Biology Undergrad and Post-doc Publish in Current Biology

Biology Department researchers led by Wei-Lih Lee have identified a new molecular player in asymmetric cell division, a regulatory protein named She1 whose role in chromosome- and spindle positioning wasn’t known before. Asymmetric cell division is important in the self-renewal of stem cells and because it ensures that daughter cells have different fates and functions.

Lee and postdoctoral researcher Steven Markus, with undergraduate Junior Fellow Katelyn Kalutkiewicz, identified She 1 as the first known regulator of asymmetric cell division that inhibits the dynein engine, but surprisingly also promotes asymmetric division. Their work will appear in the December 4 print edition of Current Biology and is supported by the NIH’s National Institute of General Medical Sciences.

Read more here.

Herbarium Collection Receives Grant

The Herbarium (MASS) recently received a four-year NSF “Advancing Digitization in Biological Collections Thematic Collections Network” grant as part of a consortium of five other New England herbaria including those at Harvard and Yale. This was one of four ADBC grants awarded in 2012. Under this grant, the University of Massachusetts herbarium will be responsible for data-basing approximately 90,000 UMass specimens of New England vascular plants as well as approximately 12,000 from Westfield State University and 3000 from the Harvard Forest Herbarium in Petersham. Once digitized, a subset will be analyzed for the impact of climate change and land use on vegetation patterns in New England. The digitizing equipment will remain at the University of Massachusetts to become a focal point for digitizing other herbaria in the region.

*Update* Microbiology Seniors in the Innovation Challenge MinutePitch

Twelve teams of young innovators pitched their business ideas and shared more than $10,000 in prize money during the University of Massachusetts Innovation Challenge Executive Summary & Elevator Pitch Competition held Dec. 3. Each team leader presented a two-minute pitch to a panel of judges from the private sector with wide-ranging expertise in creating new ventures.

The top winning teams of Clearocin, Fiberessence, Leaf, and Rescue Collar shared in one of the largest prizes of $1,500 apiece. Congratulations to microbiology seniors, Dennis Morgan and Clarissa Ronzio, who were part of the Clearocin team.

Clearocin provides a unique solution for acne by using antimicrobial proteins produced naturally by bacteria, known as bacteriocins, to eliminate the acne-causing bacterium, Propionibacterium acnes, on the skin.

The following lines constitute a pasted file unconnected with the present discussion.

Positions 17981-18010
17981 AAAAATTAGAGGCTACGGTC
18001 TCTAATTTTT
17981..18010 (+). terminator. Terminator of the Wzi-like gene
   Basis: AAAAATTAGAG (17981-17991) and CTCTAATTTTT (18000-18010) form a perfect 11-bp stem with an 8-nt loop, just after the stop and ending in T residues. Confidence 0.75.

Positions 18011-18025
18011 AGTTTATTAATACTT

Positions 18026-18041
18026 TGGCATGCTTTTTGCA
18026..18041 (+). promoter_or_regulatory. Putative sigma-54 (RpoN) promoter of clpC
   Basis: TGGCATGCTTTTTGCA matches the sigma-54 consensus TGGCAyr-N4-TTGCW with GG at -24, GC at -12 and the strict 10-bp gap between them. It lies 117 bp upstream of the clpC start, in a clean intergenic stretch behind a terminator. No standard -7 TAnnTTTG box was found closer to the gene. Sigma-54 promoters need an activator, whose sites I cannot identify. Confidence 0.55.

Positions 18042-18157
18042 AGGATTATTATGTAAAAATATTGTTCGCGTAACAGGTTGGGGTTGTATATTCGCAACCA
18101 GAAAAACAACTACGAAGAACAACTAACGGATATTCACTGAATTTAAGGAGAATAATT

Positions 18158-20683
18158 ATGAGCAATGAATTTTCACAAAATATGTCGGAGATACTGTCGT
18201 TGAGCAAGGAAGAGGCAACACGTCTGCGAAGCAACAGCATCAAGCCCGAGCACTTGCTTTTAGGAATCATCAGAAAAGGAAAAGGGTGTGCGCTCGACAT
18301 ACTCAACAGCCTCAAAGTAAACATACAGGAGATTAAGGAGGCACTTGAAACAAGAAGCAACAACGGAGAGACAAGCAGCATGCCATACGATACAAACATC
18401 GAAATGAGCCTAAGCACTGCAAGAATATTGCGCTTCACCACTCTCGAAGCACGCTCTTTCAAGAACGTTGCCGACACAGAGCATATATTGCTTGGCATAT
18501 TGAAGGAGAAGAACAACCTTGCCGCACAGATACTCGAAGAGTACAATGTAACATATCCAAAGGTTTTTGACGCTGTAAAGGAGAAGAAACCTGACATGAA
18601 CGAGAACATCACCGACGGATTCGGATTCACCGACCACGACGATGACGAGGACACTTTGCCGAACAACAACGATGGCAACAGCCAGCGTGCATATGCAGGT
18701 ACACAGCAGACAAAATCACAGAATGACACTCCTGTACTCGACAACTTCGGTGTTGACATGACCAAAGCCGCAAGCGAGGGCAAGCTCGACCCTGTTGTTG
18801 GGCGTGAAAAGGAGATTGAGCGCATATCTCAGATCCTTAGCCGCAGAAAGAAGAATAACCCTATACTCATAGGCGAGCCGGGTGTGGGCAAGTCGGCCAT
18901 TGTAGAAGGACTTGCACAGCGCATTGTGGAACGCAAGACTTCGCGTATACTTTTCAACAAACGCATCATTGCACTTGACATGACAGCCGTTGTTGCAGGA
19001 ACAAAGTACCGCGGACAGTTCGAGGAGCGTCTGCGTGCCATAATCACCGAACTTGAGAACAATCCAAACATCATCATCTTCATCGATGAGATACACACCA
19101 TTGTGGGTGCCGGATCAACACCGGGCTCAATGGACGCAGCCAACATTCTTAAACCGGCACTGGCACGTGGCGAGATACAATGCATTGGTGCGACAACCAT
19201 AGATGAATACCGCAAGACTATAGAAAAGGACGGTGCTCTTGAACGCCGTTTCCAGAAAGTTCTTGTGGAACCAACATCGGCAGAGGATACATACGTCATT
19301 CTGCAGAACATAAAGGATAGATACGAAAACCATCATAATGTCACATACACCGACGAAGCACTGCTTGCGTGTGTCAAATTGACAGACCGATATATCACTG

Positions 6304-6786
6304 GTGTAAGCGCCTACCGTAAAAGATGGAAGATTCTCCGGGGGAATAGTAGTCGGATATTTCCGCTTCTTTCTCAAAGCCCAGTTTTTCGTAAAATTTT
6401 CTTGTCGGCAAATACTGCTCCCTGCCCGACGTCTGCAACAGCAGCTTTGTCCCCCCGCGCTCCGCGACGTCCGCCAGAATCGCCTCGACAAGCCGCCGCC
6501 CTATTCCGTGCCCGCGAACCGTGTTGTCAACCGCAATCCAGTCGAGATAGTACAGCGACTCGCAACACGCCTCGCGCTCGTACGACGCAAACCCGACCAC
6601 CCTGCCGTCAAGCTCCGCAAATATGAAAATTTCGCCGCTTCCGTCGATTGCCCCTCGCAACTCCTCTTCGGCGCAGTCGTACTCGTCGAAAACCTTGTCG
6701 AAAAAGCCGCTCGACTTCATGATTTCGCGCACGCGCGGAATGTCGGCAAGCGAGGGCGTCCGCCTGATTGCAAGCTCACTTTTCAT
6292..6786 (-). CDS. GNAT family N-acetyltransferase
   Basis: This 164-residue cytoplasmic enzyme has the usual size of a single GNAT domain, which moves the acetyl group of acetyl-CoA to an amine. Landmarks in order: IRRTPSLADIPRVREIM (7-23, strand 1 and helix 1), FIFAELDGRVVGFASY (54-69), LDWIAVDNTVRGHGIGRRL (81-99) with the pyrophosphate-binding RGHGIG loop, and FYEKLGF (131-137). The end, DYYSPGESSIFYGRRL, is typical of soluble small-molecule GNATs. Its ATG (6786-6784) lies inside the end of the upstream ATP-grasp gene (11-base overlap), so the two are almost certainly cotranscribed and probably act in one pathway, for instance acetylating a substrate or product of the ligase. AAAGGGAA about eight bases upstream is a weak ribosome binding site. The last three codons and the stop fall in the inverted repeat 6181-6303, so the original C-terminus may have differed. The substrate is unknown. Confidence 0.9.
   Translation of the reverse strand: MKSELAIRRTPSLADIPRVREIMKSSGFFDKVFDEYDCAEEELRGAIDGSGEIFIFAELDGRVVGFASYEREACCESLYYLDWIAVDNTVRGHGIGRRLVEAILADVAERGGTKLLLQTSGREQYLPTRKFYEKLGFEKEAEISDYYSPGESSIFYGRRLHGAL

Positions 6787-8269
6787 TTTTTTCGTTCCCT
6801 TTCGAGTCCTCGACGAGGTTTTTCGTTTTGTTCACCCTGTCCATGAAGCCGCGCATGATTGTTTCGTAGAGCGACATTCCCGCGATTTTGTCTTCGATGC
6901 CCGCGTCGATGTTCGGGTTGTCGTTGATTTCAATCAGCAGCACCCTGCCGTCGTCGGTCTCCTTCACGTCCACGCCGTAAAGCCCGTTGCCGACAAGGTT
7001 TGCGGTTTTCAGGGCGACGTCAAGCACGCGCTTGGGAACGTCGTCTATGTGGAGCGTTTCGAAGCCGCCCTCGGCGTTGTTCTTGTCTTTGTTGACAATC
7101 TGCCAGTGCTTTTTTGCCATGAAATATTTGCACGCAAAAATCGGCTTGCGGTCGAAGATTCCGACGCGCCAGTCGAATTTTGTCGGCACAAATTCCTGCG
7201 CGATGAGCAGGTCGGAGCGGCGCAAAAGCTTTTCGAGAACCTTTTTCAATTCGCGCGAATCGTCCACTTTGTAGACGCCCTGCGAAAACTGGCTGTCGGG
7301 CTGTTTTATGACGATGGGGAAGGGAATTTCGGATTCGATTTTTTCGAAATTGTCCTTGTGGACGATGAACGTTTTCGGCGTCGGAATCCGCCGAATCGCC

Read the UMass newsoffice write-up.

Innovation Challenge MinutePitch:
Congratulations to the two microbiology seniors who shared third prize with another team in the Innovation Challenge MinutePitch for their product, Clearocin, which uses bacteria to fight acne. Dennis Morgan and Clarissa Ronzio are now preparing for the Executive Pitch and Elevator Pitch competition on Dec. 3.

Read the Masslive write-up.

Cori Bargmann to Present Sinauer Lecture

Cori Bargmann of Rockefeller University will present a talk titled "Using fixed circuits to build flexible behaviors" on November 28 at 4:00 in Engineering Lab room 119. Dr. Bargmann's talk is the 7th annual Sinauer Lecture. Light refreshments will follow the talk.

Blanchard Receives Community Sequencing Program Grant

The Joint Genome Institute of the U.S. Department of Energy recently granted Harvard Forest co-PIs Jeffrey Blanchard (UMass Biology Department), Kristen DeAngelis (UMass), Linda van Diepen (U. of New Hampshire), Serita Frey (U. of New Hampshire), and Jerry Melillo (MBL) a Community Sequencing Program grant. DOE will pay the costs of DNA/RNA library preparation, sequencing, and basic computational processing for 3 terabases of metagenomic (community DNA) and metatranscriptomic (community RNA) data gathered from Harvard Forest soils. Sequencing three terabases (3,000,000,000,000 DNA bases) is roughly equivalent to sequencing 1,000 human and plant genomes, 10,000 ant genomes or 500,000 bacterial genomes. The sequencing and data processing will take 2-3 years.

The project, overseen by researchers with expertise in ecosystem ecology, biogeochemistry, microbial ecology and genomics, aims to characterize the microbial communities from several long-term soil warming experiments at the Forest. The three warming projects, ongoing for 6, 9, and 20 years respectively, correspond to three distinct phases of projected carbon dioxide emissions. The DNA/RNA chronosequence resulting from this award will help researchers understand how climate change affects soil microbial community composition and activity over time.

Microorganisms are difficult to classify using visible morphology. But DNA analysis enables researchers to determine which microbes are present in the soil, while RNA sequencing provides a view of which microbes are actively contributing to ecological processes. A 2012 summer REU group project at the Forest helped to prototype the DNA sequencing analysis for this project.

Press releases:

Harvard Forest.

Department of Energy